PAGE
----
Jumping to the meat and potato a short set of instructions are presented on how you can have a WordPress instance up and running in under 10 minutes on your Raspberry Pi.
Preperation / Prerequisite
To start off: what you want is a domain name. Since you will be hosting your Raspberry Pi from home and most likely will not have a static IP you also need to tell your domain provider about your changing IP. Luckily no-IP provides both a DDNS service and free domain names. My router also had an option to inform no-IP about my changing IP.
Also don’t forget to forward the ports 80 and 443 which will be incoming traffic to your website. If you are going bigger and get your own domain name you could configure Cloudflare as your nameserver. By establishing a CNAME link to your free domain name at no-IP your new domain name will automatically resolve to the dynamic IP address. An advantage using Cloudflare is, that as a content delivery network, it can cache your website. Additionally it also provides TLS certificates.
Now i assume you already managed all this and have your Raspberry with an installed OS, mine is Raspbian, ready to go .
Lets get started
First we need to install docker on our Raspberry Pi:
curl -sSL https://get.docker.com | sh
Now we want to install docker-compose. It helps us to run multiple containers with one configuration file.
sudo apt-get install docker-compose
We can now procceed to clone the repository
git clone https://gitlab.com/nm_hung93/dockerized-wordpress-on-raspberry-pi.git
For this setup i am using:
We could now configure the mount points of our docker-compose.yml. Per default they will be created in the same folder in which we cloned the repository.
- [host_directory]/wp:/srv this will be the location where we will install WordPress
- [host_directory]/cloudflare_certs:/mnt/cloudflare_certs: i am using cloudflare’s certification and am saving them on my host system you don’t really need this line but it doesn’t break the system either
- This is the same as the WordPress installation so that the PHP engine can work with the files
- MariaDB persists its data at /var/lib/mysql. Since we want to save this stateful data we need to mount it to our host system.
It is possible to create a database when initiating the MariaDB container. This can be done through injected environment variables which we specify in /data/env_variables/mysql_credentials.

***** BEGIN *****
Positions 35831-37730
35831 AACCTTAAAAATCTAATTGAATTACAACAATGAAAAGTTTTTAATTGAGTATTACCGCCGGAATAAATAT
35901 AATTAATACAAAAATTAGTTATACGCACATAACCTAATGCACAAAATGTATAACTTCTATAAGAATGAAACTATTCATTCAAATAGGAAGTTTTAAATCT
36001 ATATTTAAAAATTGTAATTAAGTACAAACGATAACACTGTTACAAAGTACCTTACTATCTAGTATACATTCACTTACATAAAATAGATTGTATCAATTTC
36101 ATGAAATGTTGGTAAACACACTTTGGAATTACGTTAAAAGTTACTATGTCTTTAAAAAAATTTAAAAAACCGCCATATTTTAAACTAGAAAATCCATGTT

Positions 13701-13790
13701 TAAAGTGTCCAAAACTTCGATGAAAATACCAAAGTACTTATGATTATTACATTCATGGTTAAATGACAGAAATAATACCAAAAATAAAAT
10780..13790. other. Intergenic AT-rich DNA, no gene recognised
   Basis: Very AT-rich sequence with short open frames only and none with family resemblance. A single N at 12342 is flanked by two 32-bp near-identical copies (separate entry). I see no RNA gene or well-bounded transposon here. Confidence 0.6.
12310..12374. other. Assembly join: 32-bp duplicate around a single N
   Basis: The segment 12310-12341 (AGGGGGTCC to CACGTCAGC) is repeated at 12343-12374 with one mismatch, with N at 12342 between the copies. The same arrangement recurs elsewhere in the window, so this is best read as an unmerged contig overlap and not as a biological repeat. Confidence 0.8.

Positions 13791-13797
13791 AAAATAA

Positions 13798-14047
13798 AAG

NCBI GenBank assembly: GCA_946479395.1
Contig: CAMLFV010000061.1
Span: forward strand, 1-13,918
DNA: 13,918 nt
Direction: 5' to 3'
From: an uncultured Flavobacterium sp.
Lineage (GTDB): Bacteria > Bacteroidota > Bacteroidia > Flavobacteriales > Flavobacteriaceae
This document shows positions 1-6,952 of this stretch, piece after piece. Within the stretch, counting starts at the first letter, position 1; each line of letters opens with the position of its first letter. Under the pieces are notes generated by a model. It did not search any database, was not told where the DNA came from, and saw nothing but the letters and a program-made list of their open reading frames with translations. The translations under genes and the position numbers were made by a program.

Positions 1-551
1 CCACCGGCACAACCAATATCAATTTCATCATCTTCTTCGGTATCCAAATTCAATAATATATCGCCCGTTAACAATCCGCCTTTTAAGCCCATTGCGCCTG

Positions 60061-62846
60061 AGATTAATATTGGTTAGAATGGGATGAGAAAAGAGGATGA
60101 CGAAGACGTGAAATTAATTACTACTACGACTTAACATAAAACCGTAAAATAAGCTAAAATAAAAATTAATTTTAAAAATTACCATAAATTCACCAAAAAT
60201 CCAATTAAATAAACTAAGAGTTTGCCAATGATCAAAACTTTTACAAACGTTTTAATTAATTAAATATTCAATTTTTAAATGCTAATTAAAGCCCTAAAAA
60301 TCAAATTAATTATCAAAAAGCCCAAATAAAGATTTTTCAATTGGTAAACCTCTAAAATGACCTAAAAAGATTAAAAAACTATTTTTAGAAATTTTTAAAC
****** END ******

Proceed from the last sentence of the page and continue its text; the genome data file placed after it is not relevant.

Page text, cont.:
# set root password for querying inside the container MYSQL_ROOT_PASSWORD=root-pw
# below values should match wp-config
# this will be your new DB and the credentials you use to initiate your WordPress
Now being still in the root folder of the repository we can download WordPress:
curl -sL http://wordpress.org/latest.tar.gz | tar --strip 1 -xz -C data/wp/www
Navigate to our WordPress installation folder and copy the wp-config-sample.php and edit it. If you are still in your root folder it should look like this:
cd data/wp/www/ cp wp-config-sample.php wp-config.php nano wp-config.php
Change the settings accordingly to our initiated database:
- ‘database_name_here’ into blog
- ‘username_here’ into UserX
- ‘password_here’ into 123456
- ‘localhost’ into mariadb
Save the file with CTRL+X and accept saving the file with Y.
Now we are all set. Navigate into our root folder (of the repository) again and run docker-compose with
docker-compose -f docker-compose.yml up -d
- -f specifies the file
- -d means detached meaning it runs in the background
The Console should look like this:
Now find the IP address of your Raspberry Pi for example with:
ip addr show
And look out for eth0 or wlan0 depending on your used network interface. Mine is 192.168.2.2. We can now go to another machine inside our network and insert this IP address into our browser.
SUCCESS we did it
Now the next steps you could do are :
- mount the folders to another directory
- edit the Caddyfile such as commenting tls off, and replacing :80 with yourwebsite.com to actually serve your website on https
- edit the /data/env_variables/mysql_credentials file to have more customized database credentials